Courtney A. Martin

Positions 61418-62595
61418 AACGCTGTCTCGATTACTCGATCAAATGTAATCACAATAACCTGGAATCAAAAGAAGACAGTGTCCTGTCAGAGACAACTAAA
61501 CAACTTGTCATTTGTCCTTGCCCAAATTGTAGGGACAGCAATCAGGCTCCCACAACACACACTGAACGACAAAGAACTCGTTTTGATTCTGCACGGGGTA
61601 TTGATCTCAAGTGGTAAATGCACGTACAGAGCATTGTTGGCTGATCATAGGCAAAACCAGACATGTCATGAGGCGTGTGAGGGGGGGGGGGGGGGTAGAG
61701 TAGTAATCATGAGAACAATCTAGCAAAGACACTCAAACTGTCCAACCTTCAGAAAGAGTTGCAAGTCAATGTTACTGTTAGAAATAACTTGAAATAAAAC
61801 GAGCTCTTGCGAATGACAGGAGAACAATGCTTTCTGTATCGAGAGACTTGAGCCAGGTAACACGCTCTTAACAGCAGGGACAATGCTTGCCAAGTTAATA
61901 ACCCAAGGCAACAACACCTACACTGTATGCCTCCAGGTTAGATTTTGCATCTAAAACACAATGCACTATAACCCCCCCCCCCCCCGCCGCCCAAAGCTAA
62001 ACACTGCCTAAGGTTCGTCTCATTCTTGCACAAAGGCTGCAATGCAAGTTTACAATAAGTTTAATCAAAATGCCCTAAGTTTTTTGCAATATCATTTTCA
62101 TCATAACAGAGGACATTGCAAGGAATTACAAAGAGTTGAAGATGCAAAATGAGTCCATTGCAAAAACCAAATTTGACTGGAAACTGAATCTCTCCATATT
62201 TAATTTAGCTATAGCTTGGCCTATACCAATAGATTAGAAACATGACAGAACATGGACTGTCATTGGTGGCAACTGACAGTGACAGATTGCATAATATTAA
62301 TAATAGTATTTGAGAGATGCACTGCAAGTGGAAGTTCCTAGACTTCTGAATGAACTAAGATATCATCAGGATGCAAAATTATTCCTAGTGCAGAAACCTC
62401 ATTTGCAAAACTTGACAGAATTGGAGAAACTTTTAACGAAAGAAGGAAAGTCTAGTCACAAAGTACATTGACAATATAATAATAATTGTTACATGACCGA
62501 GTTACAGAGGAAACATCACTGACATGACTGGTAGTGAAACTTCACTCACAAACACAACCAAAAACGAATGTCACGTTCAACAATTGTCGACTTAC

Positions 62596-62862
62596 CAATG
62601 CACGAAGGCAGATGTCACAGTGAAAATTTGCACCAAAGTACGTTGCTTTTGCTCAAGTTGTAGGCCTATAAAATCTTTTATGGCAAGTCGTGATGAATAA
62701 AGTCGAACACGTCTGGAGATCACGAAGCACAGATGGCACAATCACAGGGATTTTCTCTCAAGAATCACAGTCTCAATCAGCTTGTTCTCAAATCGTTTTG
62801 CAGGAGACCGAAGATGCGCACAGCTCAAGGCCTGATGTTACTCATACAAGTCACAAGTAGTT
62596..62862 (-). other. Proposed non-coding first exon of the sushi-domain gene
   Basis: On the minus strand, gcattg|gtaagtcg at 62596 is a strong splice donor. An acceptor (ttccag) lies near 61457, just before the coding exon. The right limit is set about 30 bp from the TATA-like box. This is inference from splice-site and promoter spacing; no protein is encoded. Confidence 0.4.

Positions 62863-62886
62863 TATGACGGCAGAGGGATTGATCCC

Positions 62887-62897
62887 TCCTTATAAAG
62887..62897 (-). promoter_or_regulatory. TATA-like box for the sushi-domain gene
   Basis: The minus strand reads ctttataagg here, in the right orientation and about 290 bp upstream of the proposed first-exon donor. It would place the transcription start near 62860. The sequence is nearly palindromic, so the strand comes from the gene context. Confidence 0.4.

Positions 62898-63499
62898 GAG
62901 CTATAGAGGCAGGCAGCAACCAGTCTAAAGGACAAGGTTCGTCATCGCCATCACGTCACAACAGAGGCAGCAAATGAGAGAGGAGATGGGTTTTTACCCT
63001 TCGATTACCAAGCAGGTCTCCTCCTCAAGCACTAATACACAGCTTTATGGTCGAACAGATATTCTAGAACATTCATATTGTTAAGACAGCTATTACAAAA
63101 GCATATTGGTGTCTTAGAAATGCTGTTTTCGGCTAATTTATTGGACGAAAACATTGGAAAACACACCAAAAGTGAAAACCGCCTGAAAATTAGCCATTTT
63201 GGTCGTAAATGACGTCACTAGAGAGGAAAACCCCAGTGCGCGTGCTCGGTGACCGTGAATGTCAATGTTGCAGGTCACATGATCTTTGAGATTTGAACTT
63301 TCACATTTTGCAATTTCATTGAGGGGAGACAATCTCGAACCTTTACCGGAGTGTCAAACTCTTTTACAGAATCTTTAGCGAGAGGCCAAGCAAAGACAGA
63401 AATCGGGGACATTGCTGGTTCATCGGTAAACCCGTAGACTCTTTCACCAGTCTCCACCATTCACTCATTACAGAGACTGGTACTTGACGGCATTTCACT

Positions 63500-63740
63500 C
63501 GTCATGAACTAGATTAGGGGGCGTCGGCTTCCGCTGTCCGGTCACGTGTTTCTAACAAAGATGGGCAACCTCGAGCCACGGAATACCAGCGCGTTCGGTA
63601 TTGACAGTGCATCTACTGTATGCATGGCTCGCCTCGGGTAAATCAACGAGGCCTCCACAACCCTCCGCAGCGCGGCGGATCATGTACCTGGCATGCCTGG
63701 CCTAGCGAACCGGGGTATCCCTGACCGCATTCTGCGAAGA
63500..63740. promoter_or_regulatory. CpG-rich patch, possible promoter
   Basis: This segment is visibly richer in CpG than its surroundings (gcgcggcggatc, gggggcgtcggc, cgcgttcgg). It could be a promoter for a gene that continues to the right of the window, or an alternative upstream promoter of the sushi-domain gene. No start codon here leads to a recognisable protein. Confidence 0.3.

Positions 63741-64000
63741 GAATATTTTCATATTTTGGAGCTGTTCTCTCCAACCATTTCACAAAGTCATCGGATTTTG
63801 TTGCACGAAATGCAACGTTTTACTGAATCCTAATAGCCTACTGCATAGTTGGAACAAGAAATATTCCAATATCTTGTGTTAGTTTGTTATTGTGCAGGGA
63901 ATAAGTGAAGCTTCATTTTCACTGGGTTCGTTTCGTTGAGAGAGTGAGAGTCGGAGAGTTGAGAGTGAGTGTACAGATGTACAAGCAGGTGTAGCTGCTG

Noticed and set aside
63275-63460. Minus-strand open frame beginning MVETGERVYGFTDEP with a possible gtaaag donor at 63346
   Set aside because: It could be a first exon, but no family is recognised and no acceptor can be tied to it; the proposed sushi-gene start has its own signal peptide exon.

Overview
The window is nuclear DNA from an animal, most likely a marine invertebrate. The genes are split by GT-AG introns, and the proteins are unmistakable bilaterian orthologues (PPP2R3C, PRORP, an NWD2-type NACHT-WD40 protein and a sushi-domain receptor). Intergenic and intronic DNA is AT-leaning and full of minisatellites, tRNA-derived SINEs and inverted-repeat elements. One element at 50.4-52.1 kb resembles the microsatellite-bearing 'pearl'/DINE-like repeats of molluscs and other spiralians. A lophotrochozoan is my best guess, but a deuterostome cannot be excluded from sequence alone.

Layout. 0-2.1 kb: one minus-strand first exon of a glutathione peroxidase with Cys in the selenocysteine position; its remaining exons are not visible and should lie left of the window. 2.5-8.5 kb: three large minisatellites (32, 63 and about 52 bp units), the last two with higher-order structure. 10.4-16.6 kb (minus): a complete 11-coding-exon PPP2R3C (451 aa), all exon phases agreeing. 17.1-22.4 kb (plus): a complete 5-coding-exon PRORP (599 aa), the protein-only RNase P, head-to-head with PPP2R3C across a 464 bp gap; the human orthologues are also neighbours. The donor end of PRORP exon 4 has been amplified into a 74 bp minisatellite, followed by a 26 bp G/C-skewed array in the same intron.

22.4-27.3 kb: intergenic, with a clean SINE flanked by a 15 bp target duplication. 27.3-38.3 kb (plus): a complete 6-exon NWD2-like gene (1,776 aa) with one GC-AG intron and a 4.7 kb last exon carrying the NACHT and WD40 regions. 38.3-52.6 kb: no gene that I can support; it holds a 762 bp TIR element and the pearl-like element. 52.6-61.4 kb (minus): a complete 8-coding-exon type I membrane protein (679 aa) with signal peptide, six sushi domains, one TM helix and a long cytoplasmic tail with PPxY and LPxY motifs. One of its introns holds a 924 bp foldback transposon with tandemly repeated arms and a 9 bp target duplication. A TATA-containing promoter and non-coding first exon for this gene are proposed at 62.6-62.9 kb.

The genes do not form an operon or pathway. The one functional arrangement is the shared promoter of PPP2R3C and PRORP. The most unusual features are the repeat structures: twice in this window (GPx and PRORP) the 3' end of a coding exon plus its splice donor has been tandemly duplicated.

In 1884 Belva Lockwood ran for president, although as women she and her female running mate could not vote. She actually received some history-making votes in the election that Grover Cleveland won (and, in fact, he may well have carried New York thanks to misapplied Lockwood votes). The path to the 1884 election was not smooth: Widowed and remarried with a daughter, Belva went to law school where she was not allowed to take classes with men and where her degree was withheld until she wrote to President Grant, who was also president of the law school, and demanded her diploma. She was the first woman to practice law in federal courts and the first to argue a case before the Supreme Court. Bardhan-Quallen's simply told narrative argues effectively for Lockwood's place in history books. Martin's illustrations are stiff and unconvincing, however, and, rather mysteriously, almost always picture Lockwood with her cat—even in law school. Useful but not exciting, which is too bad. (author's note, glossary, timeline, bibliography) (Picture book/biography. 6-10) Read full book review >
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